The multimedia capabilities of the Q5 are fairly standard and the phone supports the usual gamut of file formats like mp3, m4a, avi and mp4 for audio & video playback. Viewing video on the Q5 is a very frustrating experience and not one that we’d recommend. The photo gallery as you can see above has all the essentials function and offers various sorting options, the ability to perform basic editing like cropping into the image.
The BlackBerry Q5 runs on a 1.2Ghz dual core Snapdragon S4 processor and is paired with 2GB of RAM. Start up times are long and can touch 1:30 minutes for a cold boot. This is not astonishing given the Playbook pedigree and that too was notorious for its exceptionally long start up times.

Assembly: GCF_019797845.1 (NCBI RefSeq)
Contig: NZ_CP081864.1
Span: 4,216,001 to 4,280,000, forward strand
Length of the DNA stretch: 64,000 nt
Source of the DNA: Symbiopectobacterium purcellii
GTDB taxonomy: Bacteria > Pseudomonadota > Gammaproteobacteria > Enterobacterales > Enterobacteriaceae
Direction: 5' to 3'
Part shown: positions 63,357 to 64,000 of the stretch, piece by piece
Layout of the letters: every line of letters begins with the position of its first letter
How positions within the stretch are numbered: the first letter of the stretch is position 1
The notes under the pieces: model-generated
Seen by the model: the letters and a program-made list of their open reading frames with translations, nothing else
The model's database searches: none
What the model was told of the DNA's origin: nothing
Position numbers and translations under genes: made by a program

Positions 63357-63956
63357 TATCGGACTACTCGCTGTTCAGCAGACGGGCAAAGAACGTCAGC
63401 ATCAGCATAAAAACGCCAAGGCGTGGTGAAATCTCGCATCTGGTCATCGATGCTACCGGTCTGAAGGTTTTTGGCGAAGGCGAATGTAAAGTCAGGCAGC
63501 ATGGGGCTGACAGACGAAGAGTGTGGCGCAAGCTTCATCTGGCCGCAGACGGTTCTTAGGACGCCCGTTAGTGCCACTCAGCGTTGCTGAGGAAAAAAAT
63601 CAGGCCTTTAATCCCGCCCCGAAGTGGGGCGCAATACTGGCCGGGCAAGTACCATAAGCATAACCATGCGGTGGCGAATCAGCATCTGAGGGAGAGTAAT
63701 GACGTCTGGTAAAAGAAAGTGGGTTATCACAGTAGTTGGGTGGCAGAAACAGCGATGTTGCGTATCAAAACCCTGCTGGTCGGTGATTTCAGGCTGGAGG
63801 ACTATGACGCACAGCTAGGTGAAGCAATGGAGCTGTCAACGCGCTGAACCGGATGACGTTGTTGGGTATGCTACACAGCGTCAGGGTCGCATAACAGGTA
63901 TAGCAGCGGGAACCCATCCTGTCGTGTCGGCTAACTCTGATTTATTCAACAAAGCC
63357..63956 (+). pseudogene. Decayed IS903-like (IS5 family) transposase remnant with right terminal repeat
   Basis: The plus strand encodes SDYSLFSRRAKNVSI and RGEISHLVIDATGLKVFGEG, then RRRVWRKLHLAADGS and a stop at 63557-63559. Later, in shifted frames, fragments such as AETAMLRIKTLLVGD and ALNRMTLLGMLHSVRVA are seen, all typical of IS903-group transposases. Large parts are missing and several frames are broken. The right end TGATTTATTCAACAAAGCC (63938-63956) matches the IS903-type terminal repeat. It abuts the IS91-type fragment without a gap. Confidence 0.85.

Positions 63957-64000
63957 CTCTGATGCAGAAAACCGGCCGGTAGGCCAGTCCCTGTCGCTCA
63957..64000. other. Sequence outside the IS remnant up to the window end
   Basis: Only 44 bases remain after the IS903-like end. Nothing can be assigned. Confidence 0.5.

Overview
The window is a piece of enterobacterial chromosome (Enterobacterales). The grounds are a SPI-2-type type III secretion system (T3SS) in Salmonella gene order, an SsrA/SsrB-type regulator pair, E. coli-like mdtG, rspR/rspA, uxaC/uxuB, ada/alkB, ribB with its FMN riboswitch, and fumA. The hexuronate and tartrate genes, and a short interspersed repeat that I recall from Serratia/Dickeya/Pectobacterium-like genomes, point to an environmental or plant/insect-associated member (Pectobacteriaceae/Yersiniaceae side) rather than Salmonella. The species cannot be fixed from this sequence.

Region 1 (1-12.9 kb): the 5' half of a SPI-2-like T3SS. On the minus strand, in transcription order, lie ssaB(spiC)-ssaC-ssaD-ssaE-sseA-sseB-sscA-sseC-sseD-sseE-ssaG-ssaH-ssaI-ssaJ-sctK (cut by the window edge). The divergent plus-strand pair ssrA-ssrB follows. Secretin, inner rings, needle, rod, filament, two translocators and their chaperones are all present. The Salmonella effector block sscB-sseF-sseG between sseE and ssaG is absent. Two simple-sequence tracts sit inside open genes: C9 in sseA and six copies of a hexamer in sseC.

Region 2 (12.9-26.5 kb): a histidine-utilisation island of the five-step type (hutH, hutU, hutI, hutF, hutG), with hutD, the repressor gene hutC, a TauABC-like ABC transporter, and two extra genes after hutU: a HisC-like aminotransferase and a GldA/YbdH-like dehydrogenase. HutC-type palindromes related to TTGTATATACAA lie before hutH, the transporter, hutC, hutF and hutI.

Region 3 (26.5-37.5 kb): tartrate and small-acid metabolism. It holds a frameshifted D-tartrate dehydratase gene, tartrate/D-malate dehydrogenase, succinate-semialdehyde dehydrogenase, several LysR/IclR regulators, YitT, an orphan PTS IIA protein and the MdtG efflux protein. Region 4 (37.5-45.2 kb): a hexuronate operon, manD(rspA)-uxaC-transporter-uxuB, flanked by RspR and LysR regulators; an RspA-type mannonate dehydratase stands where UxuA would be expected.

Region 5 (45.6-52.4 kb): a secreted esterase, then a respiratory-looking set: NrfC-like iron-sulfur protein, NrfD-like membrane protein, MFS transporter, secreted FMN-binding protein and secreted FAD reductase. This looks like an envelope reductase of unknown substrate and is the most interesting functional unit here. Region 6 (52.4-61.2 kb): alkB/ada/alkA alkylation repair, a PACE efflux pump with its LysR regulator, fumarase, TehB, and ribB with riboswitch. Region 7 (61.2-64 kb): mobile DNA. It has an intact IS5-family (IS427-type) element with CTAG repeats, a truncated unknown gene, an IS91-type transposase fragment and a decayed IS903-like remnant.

General performance is good but not exceptional. The handset runs along fairly smooth through the interface but can display dropped frames in the settings menu. That said, performance should prove satisfactory for most users and the handset could easily render and navigate around complex web pages with ease.
The phone is equipped with LTE support as well as the usual HSPA+, GSM/GPRS/EDGE and Bluetooth 4.0 radios. You get inbuilt GPS support which works with the BlackBerry Maps application. The company has pledged support for maps in India soon. Sensors include the accelerometer, magnetometer, gyroscope and proximity sensors. While built in storage is 8GB of which about 7 is available out of the box, you can expand this via the microSD card slot as mentioned earlier.